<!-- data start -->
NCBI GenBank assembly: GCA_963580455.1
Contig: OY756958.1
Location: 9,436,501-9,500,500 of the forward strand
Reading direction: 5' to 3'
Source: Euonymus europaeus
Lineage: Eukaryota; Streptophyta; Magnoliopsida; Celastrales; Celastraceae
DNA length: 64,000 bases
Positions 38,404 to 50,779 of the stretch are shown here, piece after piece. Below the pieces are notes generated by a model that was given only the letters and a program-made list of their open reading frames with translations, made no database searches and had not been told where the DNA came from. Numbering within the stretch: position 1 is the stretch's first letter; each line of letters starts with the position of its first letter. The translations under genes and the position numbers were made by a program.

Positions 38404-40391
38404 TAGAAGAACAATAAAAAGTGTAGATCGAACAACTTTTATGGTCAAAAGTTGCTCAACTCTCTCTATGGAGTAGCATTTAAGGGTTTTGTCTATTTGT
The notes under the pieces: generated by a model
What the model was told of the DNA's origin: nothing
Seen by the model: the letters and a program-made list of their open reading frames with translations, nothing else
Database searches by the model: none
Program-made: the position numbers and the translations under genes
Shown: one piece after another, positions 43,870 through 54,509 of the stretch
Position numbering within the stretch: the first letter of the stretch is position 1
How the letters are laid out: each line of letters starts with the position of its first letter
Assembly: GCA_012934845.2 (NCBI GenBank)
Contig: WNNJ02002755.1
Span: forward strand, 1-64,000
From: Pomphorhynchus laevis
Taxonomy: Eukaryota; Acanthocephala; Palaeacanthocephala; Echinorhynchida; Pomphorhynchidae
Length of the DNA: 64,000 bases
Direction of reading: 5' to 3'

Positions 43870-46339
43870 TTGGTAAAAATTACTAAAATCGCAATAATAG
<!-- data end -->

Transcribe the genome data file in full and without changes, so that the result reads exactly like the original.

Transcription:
NCBI GenBank assembly: GCA_963580455.1
Contig: OY756958.1
Location: 9,436,501-9,500,500 of the forward strand
Reading direction: 5' to 3'
Source: Euonymus europaeus
Lineage: Eukaryota; Streptophyta; Magnoliopsida; Celastrales; Celastraceae
DNA length: 64,000 bases
Positions 38,404 to 50,779 of the stretch are shown here, piece after piece. Below the pieces are notes generated by a model that was given only the letters and a program-made list of their open reading frames with translations, made no database searches and had not been told where the DNA came from. Numbering within the stretch: position 1 is the stretch's first letter; each line of letters starts with the position of its first letter. The translations under genes and the position numbers were made by a program.

Positions 38404-40391
38404 TAGAAGAACAATAAAAAGTGTAGATCGAACAACTTTTATGGTCAAAAGTTGCTCAACTCTCTCTATGGAGTAGCATTTAAGGGTTTTGTCTATTTGT
The notes under the pieces: generated by a model
What the model was told of the DNA's origin: nothing
Seen by the model: the letters and a program-made list of their open reading frames with translations, nothing else
Database searches by the model: none
Program-made: the position numbers and the translations under genes
Shown: one piece after another, positions 43,870 through 54,509 of the stretch
Position numbering within the stretch: the first letter of the stretch is position 1
How the letters are laid out: each line of letters starts with the position of its first letter
Assembly: GCA_012934845.2 (NCBI GenBank)
Contig: WNNJ02002755.1
Span: forward strand, 1-64,000
From: Pomphorhynchus laevis
Taxonomy: Eukaryota; Acanthocephala; Palaeacanthocephala; Echinorhynchida; Pomphorhynchidae
Length of the DNA: 64,000 bases
Direction of reading: 5' to 3'

Positions 43870-46339
43870 TTGGTAAAAATTACTAAAATCGCAATAATAG